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Former Bison QB Wentz launches own foundation focused on helping others

OXBOW, N.D.--Philadelphia Eagles quarterback Carson Wentz formed his own foundation by blending three personal interests: his faith, his love of the outdoors and dogs.

Carson Wentz speaks Wednesday, July 12, 2017, at the Oxbow (N.D.) Country Club to announce his AO1 foundation. Michael Vosburg / Forum Photo Editor
Carson Wentz speaks Wednesday, July 12, 2017, at the Oxbow (N.D.) Country Club to announce his AO1 foundation. Michael Vosburg / Forum Photo Editor

OXBOW, N.D.-Philadelphia Eagles quarterback Carson Wentz formed his own foundation by blending three personal interests: his faith, his love of the outdoors and dogs.

"To some people it's kind of random what we're focusing on, but at the end of the day it's what I'm passionate about," Wentz said Wednesday night before a private event at Oxbow Country Club to launch the "Carson Wentz AO1 Foundation."

The former North Dakota State quarterback is less than two weeks away from reporting to training camp with Philadelphia, as he heads into his second NFL season. Wentz started all 16 games during his rookie year with the Eagles.

The AO1 stands for "Audience of One," which Wentz has tattooed on his wrist. The foundation's mission is to "demonstrate the love of God by providing opportunities and support for those less fortunate and those in need."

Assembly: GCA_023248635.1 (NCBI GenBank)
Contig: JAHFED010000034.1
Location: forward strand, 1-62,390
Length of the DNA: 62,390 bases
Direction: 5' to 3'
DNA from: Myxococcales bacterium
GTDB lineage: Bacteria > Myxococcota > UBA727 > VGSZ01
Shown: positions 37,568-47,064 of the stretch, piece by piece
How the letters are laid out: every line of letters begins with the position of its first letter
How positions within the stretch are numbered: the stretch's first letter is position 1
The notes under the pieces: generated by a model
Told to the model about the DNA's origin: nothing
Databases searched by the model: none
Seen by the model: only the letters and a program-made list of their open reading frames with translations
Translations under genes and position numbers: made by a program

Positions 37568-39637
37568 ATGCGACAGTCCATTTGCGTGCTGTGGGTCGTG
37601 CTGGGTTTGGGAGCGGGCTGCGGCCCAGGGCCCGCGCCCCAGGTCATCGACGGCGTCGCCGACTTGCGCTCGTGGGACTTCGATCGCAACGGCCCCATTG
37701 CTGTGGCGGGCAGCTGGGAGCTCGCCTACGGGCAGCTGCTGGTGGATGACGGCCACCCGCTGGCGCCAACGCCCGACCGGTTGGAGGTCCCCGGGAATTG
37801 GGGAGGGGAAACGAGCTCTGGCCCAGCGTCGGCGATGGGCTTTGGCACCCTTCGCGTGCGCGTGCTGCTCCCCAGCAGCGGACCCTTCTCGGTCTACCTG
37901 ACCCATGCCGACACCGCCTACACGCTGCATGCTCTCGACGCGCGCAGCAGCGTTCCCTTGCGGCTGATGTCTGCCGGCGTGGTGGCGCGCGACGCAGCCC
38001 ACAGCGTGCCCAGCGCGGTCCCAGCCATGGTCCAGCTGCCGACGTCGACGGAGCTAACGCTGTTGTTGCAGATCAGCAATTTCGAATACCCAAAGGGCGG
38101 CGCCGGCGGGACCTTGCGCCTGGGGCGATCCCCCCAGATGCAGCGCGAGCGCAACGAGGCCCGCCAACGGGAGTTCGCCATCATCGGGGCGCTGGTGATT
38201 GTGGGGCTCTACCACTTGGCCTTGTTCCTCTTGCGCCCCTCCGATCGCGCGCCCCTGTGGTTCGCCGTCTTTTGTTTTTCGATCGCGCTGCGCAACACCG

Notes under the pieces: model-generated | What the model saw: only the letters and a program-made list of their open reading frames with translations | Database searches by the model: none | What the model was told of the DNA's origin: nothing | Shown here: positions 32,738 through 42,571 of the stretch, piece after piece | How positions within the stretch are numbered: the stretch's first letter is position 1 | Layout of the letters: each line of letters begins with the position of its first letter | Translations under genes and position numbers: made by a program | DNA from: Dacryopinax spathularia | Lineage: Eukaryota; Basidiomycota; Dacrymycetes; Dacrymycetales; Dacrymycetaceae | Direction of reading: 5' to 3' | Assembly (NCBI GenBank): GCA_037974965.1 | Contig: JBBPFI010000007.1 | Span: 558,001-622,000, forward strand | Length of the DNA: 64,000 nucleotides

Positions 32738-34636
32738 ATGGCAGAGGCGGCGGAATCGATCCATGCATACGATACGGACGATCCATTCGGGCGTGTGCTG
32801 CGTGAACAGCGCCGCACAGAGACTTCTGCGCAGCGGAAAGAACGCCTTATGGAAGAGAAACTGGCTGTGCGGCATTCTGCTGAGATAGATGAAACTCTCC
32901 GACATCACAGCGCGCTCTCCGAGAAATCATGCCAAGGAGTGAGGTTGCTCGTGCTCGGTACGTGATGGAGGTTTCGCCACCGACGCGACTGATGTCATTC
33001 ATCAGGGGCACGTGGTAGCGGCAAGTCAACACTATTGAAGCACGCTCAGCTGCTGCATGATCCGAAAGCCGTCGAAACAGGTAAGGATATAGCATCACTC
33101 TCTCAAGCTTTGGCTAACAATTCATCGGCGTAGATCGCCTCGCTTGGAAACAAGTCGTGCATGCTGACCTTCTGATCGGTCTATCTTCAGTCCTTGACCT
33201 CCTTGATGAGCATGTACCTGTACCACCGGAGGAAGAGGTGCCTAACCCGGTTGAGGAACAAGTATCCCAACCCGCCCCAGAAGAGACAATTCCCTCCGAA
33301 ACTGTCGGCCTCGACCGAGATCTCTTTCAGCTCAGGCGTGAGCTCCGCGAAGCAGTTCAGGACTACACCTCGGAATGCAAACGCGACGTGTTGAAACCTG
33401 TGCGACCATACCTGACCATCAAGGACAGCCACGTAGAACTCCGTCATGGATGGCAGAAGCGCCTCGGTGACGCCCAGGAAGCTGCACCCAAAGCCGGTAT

A lot of people told him not to rush into starting his own foundation, but Wentz said he didn't want to wait.

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"I don't know how long I'll be fortunate enough to be playing and have this platform and have this opportunity to make a difference," said Wentz, who has two dogs.

Wentz said the foundation's three objectives are to help underprivileged youth overseas, to provide hunting and outdoor opportunities for the "underserved" in the Midwest and provide service dogs for youth in the Philadelphia area.

Wentz recently went on a mission trip to Haiti and called it a "humbling" experience. He wants to help provide food, shelter and education to people in need in places like Haiti, along with a Christ-centered message.

Wentz said the outdoors part of his foundation is similar to a "Make-A-Wish Foundation," providing hunting and other outdoor opportunities for individuals with "physical challenges, the underserved, or US veterans" living in the Midwest.

Another AO1 objective is providing service dogs for kids and families in the Philadelphia area. Wentz said starting the not-for-profit foundation is a way to help raise money and awareness for those three foundation objectives.

"We can make a much larger impact than I could just myself," Wentz said.

Zach Wentz, Carson's brother, will do a lot of the foundation work during the NFL season, Carson said.

"I want to be hands on when I can be," Carson added.

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Most of the Eagles receivers, including offseason free-agent signings Alshon Jeffery and Torrey Smith, were in Fargo this week to work out with Wentz.

"They loved it," Wentz said. "They thought the nicest people in the world were out here and that's what I've been telling them for a long time."

Peterson covers college athletics for The Forum, including Concordia College and Minnesota State Moorhead. He also covers the Fargo-Moorhead RedHawks independent baseball team and helps out with North Dakota State football coverage. Peterson has been working at the newspaper since 1996.
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